Competitive Bidding Saves Medicare Money

For years, Medicare beneficiaries and taxpayers have been paying too much for home medical equipment such as wheelchairs and oxygen supplies. To reduce costs and the fraud that results from excessive prices, Medicare has introduced a competitive bidding program.

Competitive bidding already has proven to save money for taxpayers and people with Medicare while maintaining access to quality medical goods and services. Round one of the program was very successful, reducing costs for certain products and services by more than 42 percent in nine areas of the country, including the Inland Empire region of Southern California.

Now the program's benefits are coming to the San Francisco Bay Area, and here's some information on how it works.

Round two of the program is scheduled to begin in 91 new areas across the country on July 1, including Alameda, Contra Costa, Marin, San Francisco and San Mateo counties. It's projected to save people with Medicare in these Bay Area counties an average of 47 percent on certain products.

Those products are:

■ Oxygen, oxygen equipment, and supplies

■ Power and manual wheelchairs, scooters, and related accessories

■ Enteral nutrients, equipment, and supplies

■ Continuous positive airway pressure devices and respiratory assist devices and related supplies and accessories

■ Hospital beds and related accessories

■ Walkers and related accessories

■ Negative pressure wound Therapy pumps and related supplies and accessories

■ Support surfaces (Group 2 mattresses and overlays)

Medicare also is launching a nationwide mail-order program for diabetic testing supplies on July 1. Beneficiaries will save an average of 72 percent on those supplies.

Prior to competitive bidding, the costs for most of these items were based on historical charges, adjusted for inflation over time. Many studies have shown that the prices Medicare pays are excessive — sometimes three or four times higher than retail prices or amounts commercial insurers pay.

Under this program, suppliers submit bids for equipment and supplies that must be lower than what Medicare pays for these items currently. Medicare uses the bids to set the amount it pays for the competitively bid medical equipment and supplies and qualified, accredited suppliers with winning bids are chosen as Medicare contract suppliers.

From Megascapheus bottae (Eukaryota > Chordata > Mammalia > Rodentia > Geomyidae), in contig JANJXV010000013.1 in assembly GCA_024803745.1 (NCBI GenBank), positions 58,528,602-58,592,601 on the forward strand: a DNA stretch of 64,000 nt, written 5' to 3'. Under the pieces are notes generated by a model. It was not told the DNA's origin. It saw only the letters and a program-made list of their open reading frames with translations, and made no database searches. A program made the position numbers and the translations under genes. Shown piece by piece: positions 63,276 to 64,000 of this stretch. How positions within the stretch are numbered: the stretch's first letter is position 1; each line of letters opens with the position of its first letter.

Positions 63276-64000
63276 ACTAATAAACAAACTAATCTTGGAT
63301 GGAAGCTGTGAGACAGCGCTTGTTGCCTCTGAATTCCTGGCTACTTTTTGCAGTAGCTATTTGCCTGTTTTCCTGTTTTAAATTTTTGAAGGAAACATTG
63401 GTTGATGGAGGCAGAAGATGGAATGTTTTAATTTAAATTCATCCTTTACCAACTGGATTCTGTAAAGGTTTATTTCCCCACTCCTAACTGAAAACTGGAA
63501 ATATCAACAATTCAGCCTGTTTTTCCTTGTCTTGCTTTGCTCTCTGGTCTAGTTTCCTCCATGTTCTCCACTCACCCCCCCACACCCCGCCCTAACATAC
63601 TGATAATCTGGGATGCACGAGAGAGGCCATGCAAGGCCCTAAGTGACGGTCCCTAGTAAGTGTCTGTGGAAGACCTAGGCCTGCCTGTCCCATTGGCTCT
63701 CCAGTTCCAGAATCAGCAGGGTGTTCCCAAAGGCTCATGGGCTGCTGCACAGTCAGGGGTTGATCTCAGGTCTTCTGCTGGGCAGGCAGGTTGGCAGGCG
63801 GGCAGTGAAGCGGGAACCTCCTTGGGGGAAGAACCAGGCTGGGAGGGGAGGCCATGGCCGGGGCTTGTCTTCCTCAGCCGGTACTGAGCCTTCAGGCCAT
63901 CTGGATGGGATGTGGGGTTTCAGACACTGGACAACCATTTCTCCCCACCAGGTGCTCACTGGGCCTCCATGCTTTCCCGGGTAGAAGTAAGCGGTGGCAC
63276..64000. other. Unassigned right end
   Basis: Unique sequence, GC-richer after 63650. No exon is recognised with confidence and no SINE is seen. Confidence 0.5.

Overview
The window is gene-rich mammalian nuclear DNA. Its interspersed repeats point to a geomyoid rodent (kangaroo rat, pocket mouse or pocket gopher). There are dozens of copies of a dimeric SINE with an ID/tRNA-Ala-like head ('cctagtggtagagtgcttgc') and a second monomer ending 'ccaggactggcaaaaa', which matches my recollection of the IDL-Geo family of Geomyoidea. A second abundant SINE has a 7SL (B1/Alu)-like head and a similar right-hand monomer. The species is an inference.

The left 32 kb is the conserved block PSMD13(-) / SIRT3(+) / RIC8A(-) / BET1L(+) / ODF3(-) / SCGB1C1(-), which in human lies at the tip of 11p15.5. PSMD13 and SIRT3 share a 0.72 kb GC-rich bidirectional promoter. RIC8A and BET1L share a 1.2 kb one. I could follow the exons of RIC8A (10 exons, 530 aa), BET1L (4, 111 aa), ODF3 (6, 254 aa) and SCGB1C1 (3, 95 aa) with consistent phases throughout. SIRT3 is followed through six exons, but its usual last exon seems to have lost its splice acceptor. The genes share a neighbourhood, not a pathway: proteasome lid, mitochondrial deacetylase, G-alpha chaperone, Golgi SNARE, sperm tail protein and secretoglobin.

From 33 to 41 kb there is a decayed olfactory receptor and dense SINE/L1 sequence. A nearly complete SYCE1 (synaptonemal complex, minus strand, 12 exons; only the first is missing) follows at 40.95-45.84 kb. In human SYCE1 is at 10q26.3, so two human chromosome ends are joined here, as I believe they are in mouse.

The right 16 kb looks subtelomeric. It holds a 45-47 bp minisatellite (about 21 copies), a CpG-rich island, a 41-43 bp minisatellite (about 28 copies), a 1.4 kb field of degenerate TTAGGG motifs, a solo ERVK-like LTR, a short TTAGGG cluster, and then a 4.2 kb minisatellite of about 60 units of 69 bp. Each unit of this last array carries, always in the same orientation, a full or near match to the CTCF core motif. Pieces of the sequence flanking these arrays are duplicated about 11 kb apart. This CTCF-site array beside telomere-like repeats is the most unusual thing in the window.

Since Medicare is paying less, your coinsurance will be less, too.

Medicare generally pays 80 percent of the cost of supplies used in the home under Part B. People with Medicare pay the remaining 20 percent.

If you have Original Medicare, your permanent residence is in a ZIP code within a competitive bidding area, and you use items in one of the program categories, you generally must use a Medicare contract supplier in order for Medicare to help pay for the item. If you currently receive oxygen or oxygen equipment, or rent certain other items from a non-contract supplier, you may be able to continue renting these items from your current supplier after July 1 if the supplier chooses to become a "grandfathered" supplier.

Suppliers must be accredited and meet stringent quality standards to ensure good customer service and high-quality items. This means you'll be getting the same high-quality products and services, but at lower cost.

Medicare has resources to help you understand the new program, including www.medicare.gov and 1-800-MEDICARE (1-800-633-4227). TTY users call 1-877-486-2048. You can also call your local State Health Insurance Counseling and Advocacy Program, at 1-800-434-0222.

If you're in a Medicare Advantage Plan (like an HMO or PPO), your plan will notify you if your supplier is changing. Contact your plan for more information.

David Sayen is Medicare's regional administrator for Arizona, California, Hawaii, Nevada, and the Pacific Trust Territories. You can always get answers to your Medicare questions by calling 1-800-MEDICARE (1-800-633-4227).

 

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